Last year, the Critics’ Choice Awards did something unprecedented.
Other than host T.J. Miller doing his monologue flanked by a troupe of puppets, that is.
What happened that was new, actually, was the ceremony expanded to combine film and TV for the first time, the Critics’ Choice Movie Awards swallowing the four-year-old Critics’ Choice Television Awards, to become once again just the Critics’ Choice Awards (which is probably what most of us had continued to call the Critics’ Choice Movie Awards anyway).
Not that doing so makes the show that special. The Screen Actors Guild Awards encompass both, as do the Golden Globes (not to mention all that People’s, Teen and Kids’ Choice business).
But what the critics in question—the CCAs are voted on by the Broadcast Film Critics Association and the 4-year-old Broadcast Television Journalists Association— do seem to be angling for is a higher profile in the increasingly crowded space on the calendar known as Award Season.
The Gotham Independent Film Awards, which this year took place on Nov. 28, has generally served as the official kickoff of awards season—even though most of the movies and actors being honored haven’t been in wide-release yet (or may never be). And they’re kinda casual. Which is why the Gothams are still considered more of an insider-y event rather than a glamorous treat for non-entertainment people to get excited about.
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But in Los Angeles, where most of award season unfolds, now the Hollywood Film Awards—which took place Nov. 8—are angling for a spot at the importance table by claiming they‘re the start of award season—though as host James Corden joked this year, whoever shows up at the HFAs and doesn’t win something needs to fire his or her publicist.
Yet trashing the award show that one is hosting is a venerable tradition, one that Ricky Gervais may have abused the last (emphasis on last) time he hosted the Golden Globes, but still, all in good fun.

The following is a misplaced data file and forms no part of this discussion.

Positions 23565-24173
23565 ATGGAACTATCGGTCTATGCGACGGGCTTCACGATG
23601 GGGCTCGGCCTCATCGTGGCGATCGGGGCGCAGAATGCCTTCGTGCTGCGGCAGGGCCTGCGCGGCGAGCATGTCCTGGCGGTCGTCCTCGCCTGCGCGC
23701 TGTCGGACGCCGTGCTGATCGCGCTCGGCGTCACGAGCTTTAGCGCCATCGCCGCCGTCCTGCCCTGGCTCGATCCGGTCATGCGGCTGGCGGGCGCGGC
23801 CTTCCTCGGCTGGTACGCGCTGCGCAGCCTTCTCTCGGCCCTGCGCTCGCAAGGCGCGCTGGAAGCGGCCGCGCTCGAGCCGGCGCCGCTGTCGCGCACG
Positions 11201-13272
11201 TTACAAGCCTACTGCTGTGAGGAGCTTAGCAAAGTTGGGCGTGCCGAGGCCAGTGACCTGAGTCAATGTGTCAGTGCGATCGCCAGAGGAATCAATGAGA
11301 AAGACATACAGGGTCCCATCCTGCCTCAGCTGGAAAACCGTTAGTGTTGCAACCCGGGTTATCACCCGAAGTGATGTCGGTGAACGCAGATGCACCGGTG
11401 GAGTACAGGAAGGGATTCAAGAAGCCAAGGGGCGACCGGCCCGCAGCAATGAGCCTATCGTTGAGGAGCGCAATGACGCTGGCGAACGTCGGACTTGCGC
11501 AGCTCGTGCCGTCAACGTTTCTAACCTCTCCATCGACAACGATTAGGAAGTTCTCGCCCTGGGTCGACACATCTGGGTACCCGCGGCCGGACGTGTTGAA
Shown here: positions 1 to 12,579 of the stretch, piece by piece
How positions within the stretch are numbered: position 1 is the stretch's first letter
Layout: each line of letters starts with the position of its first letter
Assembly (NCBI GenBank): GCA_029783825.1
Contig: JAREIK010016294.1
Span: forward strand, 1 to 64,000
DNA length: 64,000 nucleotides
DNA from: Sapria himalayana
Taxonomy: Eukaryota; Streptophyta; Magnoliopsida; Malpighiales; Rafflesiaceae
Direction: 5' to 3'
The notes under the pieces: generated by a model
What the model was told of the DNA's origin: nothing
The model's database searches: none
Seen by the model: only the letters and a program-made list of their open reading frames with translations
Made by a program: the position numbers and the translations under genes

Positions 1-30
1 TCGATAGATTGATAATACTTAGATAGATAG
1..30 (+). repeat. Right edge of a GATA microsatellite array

Speaking of which, the nominations for the 2017 Golden Globe Awards will be announced Monday—a day after the 22nd Annual Critics’ Choice Awards are held at Santa Monica Airport’s Barkar Hangar. This will not only be the first time the CCAs are being handed out in December, almost a month before their traditional perch after the Globes in January, but in recent years the Critics’ Choice nominations weren’t even usually announced until at least Dec. 14 or 15.
So while the doling out of the Critics’ Choice Awards will be too late to influence Golden Globe nominations, they could influence the winners (in TV as well as film)—as well as hold even further sway over Oscar nominations.
In fact, though the Globes’ pick for Best Motion Picture, Drama, has frequently served as a preview for which film is going to triumph on Oscar night, the Critics’ Choice Award winner for Best Picture has actually been a more reliable harbinger of the Best Picture Oscar winner in recent years—and the CCAs may have a leg up on the Globes once again for a very particular reason.
But first, the CCAs are batting a thousand at least as far as crowning a Best Picture that went on to be nominated for the Best Picture Oscar (there are only so many plot twists to be had during award season). And those respective awards have matched up 13 out of 21 times, or a healthy 62 percent, including the last eight out of 10 years.
Birdman swooped in and won the Oscar over seasonal darling (and Critics’ Choice pick) Boyhood in 2015, and The King’s Speech snatched the Oscar momentum from The Social Network at the last second in 2011, but otherwise the Critics are on quite a run.
So of course the Golden Globes have 44 more years of history going for it, but in the last 21 years, the Best Motion Picture, Drama, winner has only matched up with the Best Picture Oscar nine times—including a whiff last year when the Hollywood Foreign Press went with The Revenant instead of eventual Oscar winner Spotlight.